To Ryan’s original question, the Victim structure in Incident is intended to capture characterization of specific victims (“who”) targeted/affected within the context of a specific Incident. The Victim_Targetting structure within TTP is intended to capture more abstract characterization of victims (“who” and/or “what”) being targeted but not limited in scope to just a single incident. The content of TTP/Victim_Targetting instances are typically derived from Victim characterizations in Incidents. They provide value in enabling characterization of victim targeting outside the bounds of a single Incident (e.g. Victim targeting by a given threat actor, or in a given campaign or by a particular TTP/Behavior). It should be noted that the Incident/Victim structure is focused purely on Identity while the more abstract TTP/Victim_Targeting can also characterize targeting behaviors against particular types of systems, types of information, or specific technical contexts in addition to Identity. These dimensions are typically derived from a range of non-identity-centric technical details/constructs within an Incident not just the “who” that was targeted.
So, there is an intentional difference between the two constructs and they are currently located in different places based on that difference in intended context. That being said, the reality is that the actual type structures for each may not need to be separate. As Byron proposes and has been discussed for a while, there may be an opportunity to define a single structure for Victim and just have the differing contexts for specific characterization ( in Incidents) and abstract characterization (currently in TTP) simply have elements referencing the common type.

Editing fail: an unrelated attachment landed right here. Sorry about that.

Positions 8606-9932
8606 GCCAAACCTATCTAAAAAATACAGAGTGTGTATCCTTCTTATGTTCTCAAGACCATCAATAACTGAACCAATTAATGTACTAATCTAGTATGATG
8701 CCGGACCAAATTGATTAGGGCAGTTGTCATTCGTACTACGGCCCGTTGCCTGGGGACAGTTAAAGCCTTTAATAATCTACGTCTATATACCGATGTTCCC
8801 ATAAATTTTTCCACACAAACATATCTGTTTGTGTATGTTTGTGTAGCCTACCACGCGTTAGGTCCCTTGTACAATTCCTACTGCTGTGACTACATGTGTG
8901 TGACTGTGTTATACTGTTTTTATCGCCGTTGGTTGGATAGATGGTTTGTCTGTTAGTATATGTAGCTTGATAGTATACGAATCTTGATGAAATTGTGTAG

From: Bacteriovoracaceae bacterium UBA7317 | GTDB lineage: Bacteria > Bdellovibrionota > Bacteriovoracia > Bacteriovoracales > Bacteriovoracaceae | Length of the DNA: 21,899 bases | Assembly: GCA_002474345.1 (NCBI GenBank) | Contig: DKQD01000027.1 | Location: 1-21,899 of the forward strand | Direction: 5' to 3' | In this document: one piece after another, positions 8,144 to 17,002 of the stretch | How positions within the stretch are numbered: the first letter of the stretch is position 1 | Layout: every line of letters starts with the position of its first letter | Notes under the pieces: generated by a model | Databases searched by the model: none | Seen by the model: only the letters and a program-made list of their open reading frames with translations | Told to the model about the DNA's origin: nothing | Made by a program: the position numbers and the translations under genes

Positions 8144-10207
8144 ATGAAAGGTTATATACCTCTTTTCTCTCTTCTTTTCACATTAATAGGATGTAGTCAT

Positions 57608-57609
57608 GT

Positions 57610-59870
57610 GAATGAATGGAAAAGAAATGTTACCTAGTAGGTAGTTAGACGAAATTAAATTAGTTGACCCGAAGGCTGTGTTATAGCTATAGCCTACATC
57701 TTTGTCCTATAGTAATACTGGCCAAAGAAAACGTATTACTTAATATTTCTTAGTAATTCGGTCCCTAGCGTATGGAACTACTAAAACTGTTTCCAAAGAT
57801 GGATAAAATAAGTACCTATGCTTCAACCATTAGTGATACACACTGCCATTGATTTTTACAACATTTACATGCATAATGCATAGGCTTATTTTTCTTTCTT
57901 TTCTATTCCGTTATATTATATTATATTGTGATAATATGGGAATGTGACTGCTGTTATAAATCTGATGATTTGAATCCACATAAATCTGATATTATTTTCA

Does the above explanation help or confuse things further? :-)

sean

From: <Collie>, Byron Collie <[hidden email]>
Reply-To: Byron Collie <[hidden email]>
Date: Thursday, September 4, 2014 at 3:24 PM
To: stix-discussion-list Structured Threat Information Expression/ST <[hidden email]>
Subject: Re: [STIX] Victim Targeting and Incident Victim

Actually I would vote to create a completely separate Victim entity object as, if you do targeting analysis, victim demography is very important and becomes part of the threat modeling in terms of higher order observations not just TTPs. For example, the FBI indictments of Unit 61398 members etc. I guess a difference for us may be looking to model strategic and operational intelligence, not just tactical intelligence to be applied directly to network defense. This is where STIX offers more in the threat and risk assessment space, rather than just the lower order network defense components.

 

My 0.02c.

Byron

 

From: Townsend, Ryan [Tech]
Sent: Thursday, September 04, 2014 2:10 PM
To: [hidden email]'
Subject: Victim Targeting and Incident Victim

 

STIX Community:

 

There appear to be two pathways to Victim:

-          TTP > Victim_Targeting > Identity

-          Incident > Victim > Identity

 

Presumably the first represents intended targets, and the latter represents actual targets.

 

However, Incident also links to TTP (via Leveraged_TTPs), creating an alternate path to represent actual targets:

-          Incident > Leveraged_TTPs > Victim_Targeting > Identity

 

For other TTP constructs such as Behaviors there is not a direct link from Incident, but it appears for Victims there is some optionality.